Cirencester College launch first Archaeology Apprenticeships in UK

Cirencester college archaeology

Cirencester College has revealed that it’s working in partnership with Cotswold Archaeology and Albion Archaeology to support the first group of Archaeological Technician apprentices in the UK.

Cirencester College Principal Jim Grant said “Cirencester College is delighted to be supporting the first three Archaeological Technician apprentices.

“Designed by employers, this apprenticeship will provide the highest level of training to enable apprentices to work on excavations and post excavation analysis, all whilst gaining a thorough understanding of key periods in British Archaeology.

“We have a great archaeology team at Cirencester College, apprentices will be supported by our Archaeology lead Aidan Scott, an experienced Archaeologist and one of our very best teachers, having previously taught in both Higher and Further Education”

Councillor Kevin Collins, Executive Member for Planning and Regeneration at Central Bedfordshire Council, said: “We are delighted to welcome Tegan and Chris, our new Archaeological Technician apprentices, to Albion Archaeology, Central Bedfordshire Council’s archaeological trading unit. This new apprenticeship will be exciting for everyone involved and we are very much looking forward to supporting our new recruits on their journey to becoming fully fledged archaeologists.”

According to Archaeology Magazine, archaeology is a very good general subject. It combines both the arts and science – it demands both that you learn to handle conflicting sources of evidence and to assess scientific results, even if you do not actually achieve those scientific results yourself. It does not keep you sitting in a library or a laboratory – it takes you out into the field; and almost certainly you will have to compile a database and learn to mine it for results.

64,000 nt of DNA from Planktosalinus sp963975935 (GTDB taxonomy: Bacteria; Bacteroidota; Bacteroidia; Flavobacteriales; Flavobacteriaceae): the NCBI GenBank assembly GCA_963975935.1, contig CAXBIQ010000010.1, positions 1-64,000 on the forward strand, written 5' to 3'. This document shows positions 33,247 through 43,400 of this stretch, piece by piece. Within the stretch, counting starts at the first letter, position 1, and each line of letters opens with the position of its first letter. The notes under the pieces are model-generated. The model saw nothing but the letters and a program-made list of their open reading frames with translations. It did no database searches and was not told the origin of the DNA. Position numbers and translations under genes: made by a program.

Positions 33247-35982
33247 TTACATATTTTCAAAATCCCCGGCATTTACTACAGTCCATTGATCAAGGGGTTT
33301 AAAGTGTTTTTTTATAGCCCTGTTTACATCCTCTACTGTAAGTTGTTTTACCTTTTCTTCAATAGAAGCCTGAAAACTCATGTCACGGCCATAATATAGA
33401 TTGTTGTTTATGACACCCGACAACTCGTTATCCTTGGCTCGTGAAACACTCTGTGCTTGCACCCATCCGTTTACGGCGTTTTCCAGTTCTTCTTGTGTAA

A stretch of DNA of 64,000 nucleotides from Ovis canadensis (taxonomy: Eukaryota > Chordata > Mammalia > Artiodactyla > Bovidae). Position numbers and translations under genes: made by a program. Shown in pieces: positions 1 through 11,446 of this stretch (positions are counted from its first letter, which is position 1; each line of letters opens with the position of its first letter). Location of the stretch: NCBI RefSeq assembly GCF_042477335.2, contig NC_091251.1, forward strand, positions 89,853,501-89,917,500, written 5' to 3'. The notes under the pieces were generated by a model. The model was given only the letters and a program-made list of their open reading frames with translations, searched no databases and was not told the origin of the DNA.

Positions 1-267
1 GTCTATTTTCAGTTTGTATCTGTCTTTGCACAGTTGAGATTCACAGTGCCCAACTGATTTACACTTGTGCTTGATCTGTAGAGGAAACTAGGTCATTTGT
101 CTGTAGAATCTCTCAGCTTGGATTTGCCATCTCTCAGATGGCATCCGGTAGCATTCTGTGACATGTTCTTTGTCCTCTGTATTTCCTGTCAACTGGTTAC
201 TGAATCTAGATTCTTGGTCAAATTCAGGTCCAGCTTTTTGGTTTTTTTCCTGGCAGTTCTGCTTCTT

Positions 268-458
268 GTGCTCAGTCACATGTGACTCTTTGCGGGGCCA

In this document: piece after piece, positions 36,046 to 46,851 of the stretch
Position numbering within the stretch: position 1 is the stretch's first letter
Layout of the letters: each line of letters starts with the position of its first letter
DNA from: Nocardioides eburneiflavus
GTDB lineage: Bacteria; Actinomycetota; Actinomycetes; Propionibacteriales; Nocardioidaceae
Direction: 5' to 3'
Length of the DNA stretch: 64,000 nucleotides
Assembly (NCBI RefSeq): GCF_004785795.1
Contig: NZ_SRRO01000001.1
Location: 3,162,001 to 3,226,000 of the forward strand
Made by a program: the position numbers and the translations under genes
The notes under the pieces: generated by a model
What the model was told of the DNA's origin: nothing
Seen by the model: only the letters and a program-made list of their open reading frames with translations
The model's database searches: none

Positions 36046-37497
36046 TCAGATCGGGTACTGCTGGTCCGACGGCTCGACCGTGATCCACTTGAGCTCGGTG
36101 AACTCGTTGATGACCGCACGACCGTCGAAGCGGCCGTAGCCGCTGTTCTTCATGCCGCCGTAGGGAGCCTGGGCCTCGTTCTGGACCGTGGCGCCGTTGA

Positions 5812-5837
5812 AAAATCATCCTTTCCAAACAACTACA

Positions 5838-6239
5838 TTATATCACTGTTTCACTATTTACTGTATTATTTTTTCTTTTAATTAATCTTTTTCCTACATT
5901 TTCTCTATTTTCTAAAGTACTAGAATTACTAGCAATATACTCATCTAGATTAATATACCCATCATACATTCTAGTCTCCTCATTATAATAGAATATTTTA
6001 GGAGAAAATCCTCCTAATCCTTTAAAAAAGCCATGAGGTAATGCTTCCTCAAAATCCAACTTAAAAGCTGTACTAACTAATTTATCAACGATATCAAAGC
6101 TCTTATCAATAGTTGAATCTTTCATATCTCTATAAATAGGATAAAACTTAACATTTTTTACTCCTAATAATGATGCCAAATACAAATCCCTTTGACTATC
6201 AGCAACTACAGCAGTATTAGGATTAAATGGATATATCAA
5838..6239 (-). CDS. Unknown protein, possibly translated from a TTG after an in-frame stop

From a job perspective, you could become a rescue archaeologist, digging sites in advance of development. This means you could be employed by developers to do the archaeology necessary for them to get planning permission. Your career will be in two halves. The first ten years you will probably be actually in the field doing the actual digging and then supervising the digging. Then there are two choices ahead of you.

On the one hand you may become a researcher writing up excavation reports, or you may become a finds specialists, producing reports say on Roman pottery.

The other side is to become a project manager. This means essentially that you will become a go-between, between the developer who is your employer, and the planning officer and the digging team. This can be a very stimulating aspect of archaeology but you must be a realist. If you believe that development is all wrong anyway, then a career as a professional archaeologist is probably not for you.